Home Opinion For the love of Pythagoras and Polymaths, By Osmund Agbo

For the love of Pythagoras and Polymaths, By Osmund Agbo


Though I studied medicine and was never really a science buff, I remain in awe to this day of Algebra, Calculus, Theoretical Physics and Quantum Mechanics. I am fascinated by the great Greek mathematicians of yore, from Archimedes to Theaetetus, Euclid and yes, Pythagoras of Samos who is also a philosopher and the eponymous founder of Pythagoreanism. Oh my Pythagoras! The Pythagorean theorem, a beacon of inspiration that ignited my passion for maths during the glorious ’80s, when intellect was held in high regard.

You see, I was never good at math starting out. In fact, at that time, I wasn’t good at anything. Growing up, all I wanted to do was play, and my entire life revolved around having fun. When I wasn’t horsing around with my childhood best friend, Jerome, we would find a tree to climb during school recess, engaging in who knows what, blissfully ignorant of the school bell signaling the end of our carefree interlude. Even my father’s strict discipline couldn’t deter me from reveling in the joyous moments of childhood. Perhaps being born to parents who were already weary and aged played a part in their inability to notice my truancy.

It’s true that no crime goes unpunished. I ended up flunking Primary Three and had to repeat that class. I still remember it clearly because I was totally ashamed of myself and avoided any contact that might bring it up or anyone likely to ask about it. You know, children too experience the heavy cloak of shame. Yet, it was during this pivotal moment, this epiphany, that the trajectory of my life changed irrevocably. The thorough and harsh dressing down by my older siblings compounded my feelings of shame. I felt utterly worthless. Right then and there, I swore to know better and to do better.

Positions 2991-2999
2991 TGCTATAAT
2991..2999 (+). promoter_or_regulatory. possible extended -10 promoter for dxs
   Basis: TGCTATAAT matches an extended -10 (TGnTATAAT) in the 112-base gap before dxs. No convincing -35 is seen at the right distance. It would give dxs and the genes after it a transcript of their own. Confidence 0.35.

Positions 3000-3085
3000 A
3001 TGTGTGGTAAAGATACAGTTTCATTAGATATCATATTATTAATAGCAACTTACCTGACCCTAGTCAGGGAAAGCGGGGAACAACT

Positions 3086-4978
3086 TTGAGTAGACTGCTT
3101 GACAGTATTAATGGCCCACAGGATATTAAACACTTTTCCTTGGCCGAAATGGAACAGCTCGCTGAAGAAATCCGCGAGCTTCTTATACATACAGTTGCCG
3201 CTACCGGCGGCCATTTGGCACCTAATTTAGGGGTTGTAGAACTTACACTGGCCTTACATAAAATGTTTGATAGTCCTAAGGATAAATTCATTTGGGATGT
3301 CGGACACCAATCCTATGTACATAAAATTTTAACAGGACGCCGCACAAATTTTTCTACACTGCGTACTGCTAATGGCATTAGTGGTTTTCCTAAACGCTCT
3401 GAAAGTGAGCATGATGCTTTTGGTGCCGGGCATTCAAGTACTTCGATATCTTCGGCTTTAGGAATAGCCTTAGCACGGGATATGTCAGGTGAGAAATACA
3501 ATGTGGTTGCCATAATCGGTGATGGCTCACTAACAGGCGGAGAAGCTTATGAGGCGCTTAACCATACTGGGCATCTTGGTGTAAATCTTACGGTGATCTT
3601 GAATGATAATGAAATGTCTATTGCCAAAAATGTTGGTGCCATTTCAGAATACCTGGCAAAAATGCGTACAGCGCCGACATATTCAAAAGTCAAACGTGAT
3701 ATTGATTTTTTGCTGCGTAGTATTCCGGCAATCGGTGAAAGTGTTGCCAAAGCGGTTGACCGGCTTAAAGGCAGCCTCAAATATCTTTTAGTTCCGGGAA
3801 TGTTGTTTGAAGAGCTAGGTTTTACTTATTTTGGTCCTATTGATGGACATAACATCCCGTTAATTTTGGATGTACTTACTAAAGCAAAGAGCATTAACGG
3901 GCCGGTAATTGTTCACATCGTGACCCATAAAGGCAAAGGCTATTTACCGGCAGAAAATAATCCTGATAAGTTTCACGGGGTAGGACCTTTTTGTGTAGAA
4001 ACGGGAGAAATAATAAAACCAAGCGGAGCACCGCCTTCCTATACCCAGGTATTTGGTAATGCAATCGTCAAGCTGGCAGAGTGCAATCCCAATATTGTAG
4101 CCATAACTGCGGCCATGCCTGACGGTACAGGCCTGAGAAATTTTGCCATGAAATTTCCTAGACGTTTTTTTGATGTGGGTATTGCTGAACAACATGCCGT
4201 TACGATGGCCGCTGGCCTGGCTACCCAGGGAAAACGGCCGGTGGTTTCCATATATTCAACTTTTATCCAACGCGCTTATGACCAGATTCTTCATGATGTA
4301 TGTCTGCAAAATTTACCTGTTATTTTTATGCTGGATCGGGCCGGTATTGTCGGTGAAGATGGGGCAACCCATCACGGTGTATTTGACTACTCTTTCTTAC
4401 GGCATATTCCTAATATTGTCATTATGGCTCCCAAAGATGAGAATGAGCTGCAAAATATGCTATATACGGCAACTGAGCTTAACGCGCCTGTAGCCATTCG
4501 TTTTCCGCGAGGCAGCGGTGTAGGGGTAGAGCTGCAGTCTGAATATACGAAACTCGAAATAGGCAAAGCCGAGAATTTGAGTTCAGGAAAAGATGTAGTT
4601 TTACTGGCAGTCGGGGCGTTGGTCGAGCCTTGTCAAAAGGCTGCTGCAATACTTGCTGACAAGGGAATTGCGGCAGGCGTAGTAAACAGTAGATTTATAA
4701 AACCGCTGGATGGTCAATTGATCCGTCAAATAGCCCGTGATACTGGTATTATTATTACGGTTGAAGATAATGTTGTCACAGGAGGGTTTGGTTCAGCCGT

During the subsequent holiday, when the weight of failure loomed over me, I sought solace. Determined to conquer mathematics, my weakest subject, I sought the guidance of a brilliant individual, much my senior who has remained a close friend up till this day. He generously took me under his wing and meticulously unraveled the mysteries of numbers.

Empowered by his mentorship, I couldn’t contain my eagerness to display my newfound mathematical prowess. When school resumed, to the astonishment of all, I emerged as the new prodigy of mathematics. Fellow students flocked to me with perplexing problems, and nothing compared to the exhilaration of conquering each mathematical enigma.

A transformation occurred within me, permeating every facet of my academic life. Not only did I vanquish mathematics, but I also triumphed in all other subjects, achieving remarkable success in every test. However, it was mathematics that infused me with newfound confidence, an unwavering reminder of my journey from self-doubt to triumph.

Back to Pythagoras and his Greek compatriots. Although primarily a mathematical concept, the principles of the Pythagorean theorem can be metaphorically applied to life in a broader sense. It emphasises balance and equality as crucial for the overall well-being and harmony of humans. Just as the theorem states that the squares of the two shorter sides must add up to the square of the hypotenuse for equilibrium, finding a balance between different aspects of life, such as work and personal life, relationships, health, and self-care, is essential for living a fulfilling life, something that many of us struggle with every day.

In relationships, the Pythagorean theorem emphasises the idea that the strength and stability of a connection depends on the balance between two individuals. Each person brings their unique qualities (the two shorter sides) to the relationship, and when combined, they create a harmonious and supportive bond (the hypotenuse).